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    Am wondering if we're not saying the same thing. I pulled another data log tonite from Jeep idling in the driveway for a while, after having cleaned the ECM power connections (positive at battery positive; ground at thermostat housing). Based on the comments above, it seems the charging system is working well with voltages consistent at a few different locations, and no voltage drop on ECM power wires.

    Engine not running:
    - Battery voltage per multimeter: 12.86
    - Voltage at ECM connections per multimeter: 12.86

    Engine running at idle:
    - Battery voltage per multimeter: 14.44
    - Voltage at ECM connections per multimeter: 14.44
    - Battery voltage per ECM: ~13.0

    ? - Does it make sense i seem to be missing 1.44V? 14.44V vs. 13.0V at idle? or, does this seem right to you?

    Thanks.
     

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  10. Theodore

    Theodore Farmall Cub

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    Am writing to follow up: Do you know which connections the late 1980's GM TBI ECM reads 'battery voltage' from? I've got the ECM 'pink' power-on wire going to the positive terminal on the coil, which in turn is fed from the BAL (ballast resistor) terminal of the starter relay. In testing voltage w/a multimeter, the BAL terminal shows 12.5-13.2V with the engine running. At first, i thought i'd found the issue, but it turns out that's not where voltage is read from - keep reading...
    As a test, i disconnected the ECM 'pink' power wire from the positive coil terminal and reconnected it to the positive battery post to see what the ECM saw - no change: battery voltage reported in data logs still showed 12.5-13.2V, whereas battery voltage measured via multimeter shows 14.6V.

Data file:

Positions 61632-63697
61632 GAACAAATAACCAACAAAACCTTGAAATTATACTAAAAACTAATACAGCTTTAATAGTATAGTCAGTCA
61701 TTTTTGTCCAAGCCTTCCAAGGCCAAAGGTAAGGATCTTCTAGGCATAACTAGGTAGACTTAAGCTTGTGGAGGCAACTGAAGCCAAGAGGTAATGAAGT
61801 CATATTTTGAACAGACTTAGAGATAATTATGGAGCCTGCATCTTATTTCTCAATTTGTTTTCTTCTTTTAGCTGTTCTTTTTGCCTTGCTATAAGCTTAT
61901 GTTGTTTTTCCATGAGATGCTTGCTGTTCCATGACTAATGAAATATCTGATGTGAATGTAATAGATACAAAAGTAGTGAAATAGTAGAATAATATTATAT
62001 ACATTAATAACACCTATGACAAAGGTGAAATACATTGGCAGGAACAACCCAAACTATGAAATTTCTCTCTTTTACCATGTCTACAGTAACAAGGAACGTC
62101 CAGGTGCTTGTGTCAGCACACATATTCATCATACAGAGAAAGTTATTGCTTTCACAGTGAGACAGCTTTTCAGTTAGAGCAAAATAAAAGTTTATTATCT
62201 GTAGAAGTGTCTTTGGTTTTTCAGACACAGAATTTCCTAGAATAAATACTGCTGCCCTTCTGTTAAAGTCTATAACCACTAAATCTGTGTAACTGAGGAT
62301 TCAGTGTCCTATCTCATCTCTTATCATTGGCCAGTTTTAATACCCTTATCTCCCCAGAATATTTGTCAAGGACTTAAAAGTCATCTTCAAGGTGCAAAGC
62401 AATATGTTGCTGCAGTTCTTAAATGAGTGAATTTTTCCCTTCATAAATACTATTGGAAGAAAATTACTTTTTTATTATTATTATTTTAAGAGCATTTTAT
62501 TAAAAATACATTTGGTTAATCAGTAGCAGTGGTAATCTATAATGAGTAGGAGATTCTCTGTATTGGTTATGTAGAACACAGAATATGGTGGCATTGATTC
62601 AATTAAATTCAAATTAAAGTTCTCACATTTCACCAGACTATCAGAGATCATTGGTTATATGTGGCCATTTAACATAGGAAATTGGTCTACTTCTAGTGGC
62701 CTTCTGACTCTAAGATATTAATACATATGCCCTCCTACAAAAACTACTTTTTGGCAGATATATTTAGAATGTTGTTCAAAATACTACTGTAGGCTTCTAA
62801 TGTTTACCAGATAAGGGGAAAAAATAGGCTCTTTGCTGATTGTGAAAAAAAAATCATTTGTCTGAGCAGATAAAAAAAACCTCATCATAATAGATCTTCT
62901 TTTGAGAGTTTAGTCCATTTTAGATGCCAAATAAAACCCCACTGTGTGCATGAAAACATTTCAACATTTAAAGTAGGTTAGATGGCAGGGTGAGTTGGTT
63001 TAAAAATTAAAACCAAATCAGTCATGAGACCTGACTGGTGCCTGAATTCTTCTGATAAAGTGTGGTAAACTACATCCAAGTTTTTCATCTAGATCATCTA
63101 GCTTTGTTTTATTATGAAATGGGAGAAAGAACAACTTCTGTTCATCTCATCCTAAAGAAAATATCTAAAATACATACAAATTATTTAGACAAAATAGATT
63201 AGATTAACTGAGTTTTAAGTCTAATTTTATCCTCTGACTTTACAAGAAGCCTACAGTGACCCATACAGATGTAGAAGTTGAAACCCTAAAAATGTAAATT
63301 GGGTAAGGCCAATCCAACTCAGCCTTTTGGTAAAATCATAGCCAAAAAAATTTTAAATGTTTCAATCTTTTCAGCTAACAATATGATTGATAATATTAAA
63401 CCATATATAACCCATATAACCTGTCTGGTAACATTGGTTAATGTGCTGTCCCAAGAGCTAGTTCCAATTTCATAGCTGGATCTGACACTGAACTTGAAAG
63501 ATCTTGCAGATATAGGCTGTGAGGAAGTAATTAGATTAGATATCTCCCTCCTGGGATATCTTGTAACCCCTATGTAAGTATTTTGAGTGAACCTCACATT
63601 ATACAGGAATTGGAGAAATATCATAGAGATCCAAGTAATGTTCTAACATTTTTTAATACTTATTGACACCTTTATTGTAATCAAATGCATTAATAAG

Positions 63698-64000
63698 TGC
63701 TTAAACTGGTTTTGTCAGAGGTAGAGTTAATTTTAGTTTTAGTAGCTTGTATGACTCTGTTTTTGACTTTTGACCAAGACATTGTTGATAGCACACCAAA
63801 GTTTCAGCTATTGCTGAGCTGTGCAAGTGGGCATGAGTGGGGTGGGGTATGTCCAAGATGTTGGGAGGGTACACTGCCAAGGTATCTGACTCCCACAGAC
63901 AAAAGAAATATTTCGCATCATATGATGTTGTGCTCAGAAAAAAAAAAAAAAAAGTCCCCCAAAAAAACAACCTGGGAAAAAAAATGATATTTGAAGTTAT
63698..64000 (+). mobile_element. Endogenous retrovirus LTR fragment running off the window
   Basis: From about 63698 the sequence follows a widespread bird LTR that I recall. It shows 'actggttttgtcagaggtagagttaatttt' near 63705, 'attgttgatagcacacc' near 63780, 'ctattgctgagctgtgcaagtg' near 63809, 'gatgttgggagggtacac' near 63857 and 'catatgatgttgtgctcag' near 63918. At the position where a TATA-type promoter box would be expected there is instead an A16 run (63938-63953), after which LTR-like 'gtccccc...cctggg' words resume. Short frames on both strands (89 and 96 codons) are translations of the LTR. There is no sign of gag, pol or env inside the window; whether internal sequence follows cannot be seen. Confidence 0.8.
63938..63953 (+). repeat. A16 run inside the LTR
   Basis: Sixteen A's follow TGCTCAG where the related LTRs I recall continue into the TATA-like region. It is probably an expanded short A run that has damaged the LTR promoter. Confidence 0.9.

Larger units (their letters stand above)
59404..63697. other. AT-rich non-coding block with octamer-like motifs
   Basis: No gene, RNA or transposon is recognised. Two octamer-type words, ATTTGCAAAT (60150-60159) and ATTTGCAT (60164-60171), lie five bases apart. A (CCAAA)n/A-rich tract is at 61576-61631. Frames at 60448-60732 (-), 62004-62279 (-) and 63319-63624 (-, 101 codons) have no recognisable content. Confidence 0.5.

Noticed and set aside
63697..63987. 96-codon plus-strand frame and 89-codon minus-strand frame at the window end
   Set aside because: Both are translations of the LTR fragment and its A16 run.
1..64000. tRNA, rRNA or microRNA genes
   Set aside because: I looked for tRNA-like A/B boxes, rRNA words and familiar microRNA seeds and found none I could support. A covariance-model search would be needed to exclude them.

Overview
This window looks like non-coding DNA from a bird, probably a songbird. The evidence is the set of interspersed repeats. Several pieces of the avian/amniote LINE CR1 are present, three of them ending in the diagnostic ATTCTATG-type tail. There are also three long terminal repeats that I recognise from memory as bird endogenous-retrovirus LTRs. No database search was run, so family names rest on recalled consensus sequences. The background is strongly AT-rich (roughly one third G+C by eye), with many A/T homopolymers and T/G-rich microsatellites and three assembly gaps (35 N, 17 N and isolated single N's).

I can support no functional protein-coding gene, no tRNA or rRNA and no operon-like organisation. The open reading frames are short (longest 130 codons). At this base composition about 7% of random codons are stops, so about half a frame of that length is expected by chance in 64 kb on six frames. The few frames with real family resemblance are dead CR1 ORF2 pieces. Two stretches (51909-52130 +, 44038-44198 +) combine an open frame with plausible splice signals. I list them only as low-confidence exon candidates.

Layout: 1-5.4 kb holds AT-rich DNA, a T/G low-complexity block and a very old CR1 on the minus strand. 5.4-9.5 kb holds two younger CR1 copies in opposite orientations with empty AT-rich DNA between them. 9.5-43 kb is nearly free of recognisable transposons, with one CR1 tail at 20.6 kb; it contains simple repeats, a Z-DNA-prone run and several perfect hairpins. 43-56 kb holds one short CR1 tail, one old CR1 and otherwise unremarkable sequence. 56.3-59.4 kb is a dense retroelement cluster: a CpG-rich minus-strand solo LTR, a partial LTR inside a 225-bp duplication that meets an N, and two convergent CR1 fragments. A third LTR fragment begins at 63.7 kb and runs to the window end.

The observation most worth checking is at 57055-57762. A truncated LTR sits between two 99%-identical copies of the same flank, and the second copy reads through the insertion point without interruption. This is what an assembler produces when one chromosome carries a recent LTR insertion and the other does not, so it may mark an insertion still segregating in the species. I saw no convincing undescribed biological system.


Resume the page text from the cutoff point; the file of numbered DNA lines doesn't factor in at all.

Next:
It seems like I'm missing something here, but i'm not sure where to look.
    Appreciate any insight anyone can provide.
    Thanks.
     
  11. Theodore

    Theodore Farmall Cub

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    Following up - making progress on the low voltage issue over the last couple weekends. I've been able to clean up the wiring (more on that below), and have seen voltages rise as measured by the ECM as changes were made; moving from ~12.5V (logs showed ranges 12.2V-12.8V) to a high of 14.2V now. With all that, i still feel like i'm missing something here - voltages measured by multimeter show consistently higher by .2-.4V than what the ECM reports for Battery Voltage, and while the engine is running better than it ever has, we still have the base issue of hesitation at cold start, intermittent dying when going into gear, and high speed backfire when letting off the throttle at 70mph, coasting to 60, and getting back in it. Right now, am focused on getting the wiring fixed, and raising the battery voltage measured by the ECM as high as possible.